The Vinton Museum on East Jackson Avenue – owned by the Town of Vinton – is a treasure trove of donated items, featuring period pieces from local residents and businesses. There are historic photographs, newspaper clippings, military uniforms (and related items), even fine art – so much in fact that the 3000 square foot former Upson House can’t hold it all or display it properly.
So the Vinton Museum staff has been working with designers on a 900 square foot addition that could take the shape of a slimmer three-story structure or a wider one-story room towards the back of the house. It will cost about $200,000 and fundraising underway includes a recently completed silent auction.
Mattie Forbes, second vice-president for the Vinton Museum, said its “different than everybody else’s.” The museum opened in 1988. The Vinton centennial celebration in 1984 triggered a call for a museum and within four years it was up and running. “Everything has been donated or loaned to us from families in the area,” said Forbes; that includes items that may have come from a Vinton address but are technically in Roanoke County.
There’s also a Town of Vinton room at the Museum, complete with archives of the weekly Vinton Messenger, information on past town managers, the mayors and Town Council that Forbes said is used for research. She encourages anyone in the Vinton area who may have historic details about their family to come forward with that story for the Town of Vinton archives room.
The Vinton Business Room contains artifacts and photos of early commercial enterprises in the area – like Vinton Weaving Mill (now Precision Fabric) and Mountain Trust Bank (numerous name changes).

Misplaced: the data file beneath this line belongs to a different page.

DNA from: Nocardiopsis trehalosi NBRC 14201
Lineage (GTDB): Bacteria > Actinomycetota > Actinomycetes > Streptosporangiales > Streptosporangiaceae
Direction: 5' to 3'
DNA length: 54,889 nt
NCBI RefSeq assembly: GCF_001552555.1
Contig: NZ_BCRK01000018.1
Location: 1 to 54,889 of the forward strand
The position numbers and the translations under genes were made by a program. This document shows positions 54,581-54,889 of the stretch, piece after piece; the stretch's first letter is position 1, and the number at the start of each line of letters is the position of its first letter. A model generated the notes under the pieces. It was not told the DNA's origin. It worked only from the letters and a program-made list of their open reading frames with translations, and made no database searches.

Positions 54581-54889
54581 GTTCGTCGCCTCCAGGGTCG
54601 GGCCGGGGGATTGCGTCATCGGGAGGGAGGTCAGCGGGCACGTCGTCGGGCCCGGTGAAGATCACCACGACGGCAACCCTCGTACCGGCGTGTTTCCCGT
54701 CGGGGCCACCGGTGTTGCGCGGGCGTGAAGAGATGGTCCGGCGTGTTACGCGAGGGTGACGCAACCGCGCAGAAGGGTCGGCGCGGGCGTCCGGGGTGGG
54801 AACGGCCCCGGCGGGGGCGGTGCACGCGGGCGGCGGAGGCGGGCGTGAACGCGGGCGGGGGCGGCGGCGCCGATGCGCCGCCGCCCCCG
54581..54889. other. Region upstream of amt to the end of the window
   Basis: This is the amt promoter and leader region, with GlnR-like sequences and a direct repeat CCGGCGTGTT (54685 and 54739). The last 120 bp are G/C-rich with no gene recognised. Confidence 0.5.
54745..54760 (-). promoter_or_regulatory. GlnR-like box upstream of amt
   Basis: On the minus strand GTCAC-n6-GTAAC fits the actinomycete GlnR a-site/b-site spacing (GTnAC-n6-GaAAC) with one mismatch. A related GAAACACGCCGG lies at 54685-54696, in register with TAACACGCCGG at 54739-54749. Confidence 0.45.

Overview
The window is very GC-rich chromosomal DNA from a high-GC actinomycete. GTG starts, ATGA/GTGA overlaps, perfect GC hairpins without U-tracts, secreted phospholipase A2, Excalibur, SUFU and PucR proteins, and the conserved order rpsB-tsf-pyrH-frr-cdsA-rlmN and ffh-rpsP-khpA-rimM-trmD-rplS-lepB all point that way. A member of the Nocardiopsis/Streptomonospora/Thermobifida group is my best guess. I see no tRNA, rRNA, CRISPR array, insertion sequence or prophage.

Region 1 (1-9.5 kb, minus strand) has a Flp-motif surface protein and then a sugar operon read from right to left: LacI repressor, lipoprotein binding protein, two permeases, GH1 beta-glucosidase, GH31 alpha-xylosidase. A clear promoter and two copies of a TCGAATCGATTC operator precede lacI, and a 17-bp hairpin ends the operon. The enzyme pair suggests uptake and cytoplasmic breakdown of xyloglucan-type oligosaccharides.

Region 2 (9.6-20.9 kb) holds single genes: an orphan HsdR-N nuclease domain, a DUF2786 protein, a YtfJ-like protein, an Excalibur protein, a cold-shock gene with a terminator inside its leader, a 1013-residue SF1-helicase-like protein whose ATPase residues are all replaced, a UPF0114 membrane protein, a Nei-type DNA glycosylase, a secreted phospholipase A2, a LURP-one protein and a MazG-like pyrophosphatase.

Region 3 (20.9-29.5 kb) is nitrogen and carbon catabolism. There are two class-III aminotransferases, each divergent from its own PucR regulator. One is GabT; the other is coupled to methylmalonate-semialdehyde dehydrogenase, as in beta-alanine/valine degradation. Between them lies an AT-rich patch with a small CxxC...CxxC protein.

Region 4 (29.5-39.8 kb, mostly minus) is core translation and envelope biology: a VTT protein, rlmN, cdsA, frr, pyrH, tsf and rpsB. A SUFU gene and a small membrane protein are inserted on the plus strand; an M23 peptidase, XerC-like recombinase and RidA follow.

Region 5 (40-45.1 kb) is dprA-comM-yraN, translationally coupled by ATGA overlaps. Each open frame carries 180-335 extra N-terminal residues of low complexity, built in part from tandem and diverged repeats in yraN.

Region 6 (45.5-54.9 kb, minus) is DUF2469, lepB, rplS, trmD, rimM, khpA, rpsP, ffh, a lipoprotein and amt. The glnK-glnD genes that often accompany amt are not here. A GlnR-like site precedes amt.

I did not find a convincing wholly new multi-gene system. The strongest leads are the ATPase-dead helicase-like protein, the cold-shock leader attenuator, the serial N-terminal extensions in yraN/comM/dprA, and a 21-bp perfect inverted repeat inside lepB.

Barbara Hargis, the Vinton Museum president, was hoping that vintage Elvis Presley concert posters, collector plates painted with Vinton scenes and a doll collection would be scooped up in the silent auction just completed. Visitors to the Vinton Dogwood Festival last weekend had the rare chance to stop by the Vinton Museum on a Saturday – it’s normally closed on weekends – and make a last minute auction bid.
Hargis was also hoping the open house would draw first timers as well as repeat visitors: “We’ve had people say …’I didn’t even know this place was here – I’m glad I stopped by today … I’m seeing things I haven’t seen for years.’”
The expansion plan has come about because the Vinton Museum “has run out of space,” said Hargis. The face of the building she assures, “will never change,” with the addition planned for the backside of the former Upson House. A garage next door – not to mention closets and the basement – are full of museum-worthy items, “but we don’t have a place for them,” noted Hargis. “We need to display them so folks can enjoy what we have here. We can’t do it [now] just because we don’t have the space. [It’s] a good problem.”
See the Vinton Museum Facebook page or a link on the vintonva.gov website to the Vinton Museum page for more information. Hargis said there is no definitive fundraising deadline – they hope to seek grants as well to speed up the process.
By Gene Marrano